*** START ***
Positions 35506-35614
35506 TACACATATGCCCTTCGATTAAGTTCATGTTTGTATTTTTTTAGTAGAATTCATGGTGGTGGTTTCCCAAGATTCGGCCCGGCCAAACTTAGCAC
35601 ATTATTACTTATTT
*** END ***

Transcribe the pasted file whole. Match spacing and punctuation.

Positions 35506-35614
35506 TACACATATGCCCTTCGATTAAGTTCATGTTTGTATTTTTTTAGTAGAATTCATGGTGGTGGTTTCCCAAGATTCGGCCCGGCCAAACTTAGCAC
35601 ATTATTACTTATTT